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Fulfilment is his reward

What is the best reward for a teacher? It is the inexhaustible love of his/her students. The relationship between the teacher and the taught can be best described as the "union of souls brought together by love". In good old days, there was commitment on the part of both teachers and students. While the `guru' was aware of his duty to groom his `chelas' into good citizens, the latter were unfailing in their duty to learn and to treat their preceptor with respect.

That is the comment of the 92-year-old Chellapilla Sitarama Murti, who had retired as a lecturer in English from the Government Arts College, Cuddapah, in 1963. He is perturbed by the commercialisation of education, which has made most teachers shirk their duty, besides degrading their value. "During my long innings as a teacher, I had taught a number of students, some of whom had retired as college principals and IAS officers. They keep in touch with me even today and treat me with respect whenever we meet," he says with a sense of pride and fulfilment in his voice.

Sitarama Murti had a flair for writing right from his college days. In 1928, when the Brahmo Samaj founded by Raja Ram Mohun Roy celebrated its centenary, articles were invited from all over the country for the souvenir. "I was doing my B.A. then. I sent an article and it was duly acknowledged and published," he recalls.

He wrote an article, "The Maharaja, a pageant" for the shastipoorthi celebrations of the Pithapuram Maharaja in 1945. It was published in the souvenir. He also wrote articles on social reformers, Kandukuri Veeresalingam Pantulu and Raghupathi Venkataratnam Naidu. The latter had served as principal of the P.R. College, Kakinada, between 1905 and 1929.

"Venkataratnam Naidu used to give away almost all his earnings to poor students, keeping aside a small amount for his expenses. Once a young woman, who was said to be of a easy virtue approached him for help, Naidu gave her all the money he had. When someone questioned his wisdom in helping such a woman, he replied: `Condemn the sin but not the sinner'."

He considers V. Ramakrishna Rao, principal of the P.R. College as his first guru. "I was his student and later became his personal assistant".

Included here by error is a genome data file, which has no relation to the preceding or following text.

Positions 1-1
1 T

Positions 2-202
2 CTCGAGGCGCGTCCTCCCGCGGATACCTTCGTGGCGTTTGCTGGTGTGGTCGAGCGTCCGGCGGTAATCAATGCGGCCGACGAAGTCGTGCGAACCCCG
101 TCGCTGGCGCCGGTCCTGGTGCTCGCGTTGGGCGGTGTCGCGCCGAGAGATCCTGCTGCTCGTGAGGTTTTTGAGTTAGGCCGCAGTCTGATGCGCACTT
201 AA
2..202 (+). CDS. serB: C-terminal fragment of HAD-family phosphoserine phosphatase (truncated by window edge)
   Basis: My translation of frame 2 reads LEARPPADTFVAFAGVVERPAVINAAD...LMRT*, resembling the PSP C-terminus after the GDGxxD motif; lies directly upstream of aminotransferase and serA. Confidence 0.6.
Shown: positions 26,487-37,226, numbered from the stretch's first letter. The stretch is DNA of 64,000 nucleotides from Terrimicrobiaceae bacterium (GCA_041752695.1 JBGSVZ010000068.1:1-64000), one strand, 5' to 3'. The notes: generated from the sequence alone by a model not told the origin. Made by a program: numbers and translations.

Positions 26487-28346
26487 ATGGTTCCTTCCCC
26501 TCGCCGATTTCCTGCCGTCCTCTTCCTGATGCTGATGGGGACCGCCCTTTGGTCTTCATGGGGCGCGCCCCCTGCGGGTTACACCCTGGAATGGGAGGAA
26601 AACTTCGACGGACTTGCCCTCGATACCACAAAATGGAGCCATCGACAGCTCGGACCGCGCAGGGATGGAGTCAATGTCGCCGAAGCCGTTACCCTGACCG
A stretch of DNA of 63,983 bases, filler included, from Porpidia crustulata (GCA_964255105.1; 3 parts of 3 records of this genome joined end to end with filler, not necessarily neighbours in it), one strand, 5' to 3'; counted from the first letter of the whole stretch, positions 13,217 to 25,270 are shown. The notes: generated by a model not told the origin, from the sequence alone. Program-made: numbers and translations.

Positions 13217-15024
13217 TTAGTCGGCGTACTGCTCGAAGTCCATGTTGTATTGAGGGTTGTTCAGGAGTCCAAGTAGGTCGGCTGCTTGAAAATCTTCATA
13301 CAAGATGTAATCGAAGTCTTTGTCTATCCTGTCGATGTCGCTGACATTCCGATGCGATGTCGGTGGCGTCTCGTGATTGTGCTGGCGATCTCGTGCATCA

Born at Peddapuram in East Godavari district on November 13, 1908, Sitarama Murti had his early schooling at the AELM High School. He did his Intermediate at P.R. College during 1924-26 and B.A. from Andhra University in 1926-28. He sat for the M.A. examination from Nagpur University privately and secured the first rank. After his retirement in 1963, he was reappointed as lecturer in Govt. Engineering College, Kakinada, where he served for a year.

He was again made lecturer and Head of the Department of English in C.S.R. Sarma College, Ongole, in 1964. He was appointed the foundation principal of Ideal College, Kakinada, in 1970, where he served for two years.

A close associate of the noted Vedic scholar, Sribashyam Appalacharyulu, for the last three decades, Sitarama Murti said: "It was Sribashyam who turned my mind towards religious literature and I consider him as my guru and `path finder' though he is 12 years younger to me."

During 1975-76, he used to take notes of the lectures of Sribashyam in Telugu on `Tiruppavai' . He later rendered `Tiruppavai' into English. The English version was published by the Tirumala-Tirupati Devasthanams. He also rendered Sribashyam's Telugu lectures on `Valmiki Ramayanam' in English.

He wrote 22 articles on "Women in Valmiki Ramayana" in English and translated them into Telugu. The articles were published in TTD's magazine `Saptagiri'. He rendered Sri Venkateswara Suprabhatam in English in the early 1980s and the same was published by TTD.

His other works include: `Hanuman - A study', episodes from Srimadbhagavatam, `Rama - A human personality' (English version of Sribashyam's discourse on the subject), studies on the Ramayana, `Vibishna Sarangati', `Aditya Hrudayam' and `Seven Hills of Tirumala - Seven cantos of Ramayana'.

Sitarama Murti came to the city10 years ago and stayed with his son, Somasundara Rao, who retired recently as the Professor of History in Andhra University. A regular evening walker to VUDA Park, he says: "Retired persons from different professions and backgrounds used to come to the park and we soon formed a senior citizens fraternity. We exchange thoughts, celebrate birthdays and participate in get-togethers." He is all praise for one of the members of the fraternity, Ayub Khan, a freedom-fighter who had participated in the freedom movement but refuses to accept the concessions being extended by the Government.

At his ripe age, he stands erect and his eyesight and hearing faculties are remarkably good. What keeps him hale and hearty? "I have done my duty to the full and that thought gives me immense satisfaction. It keeps me fit," he quips with a beaming smile.

B. M.G.

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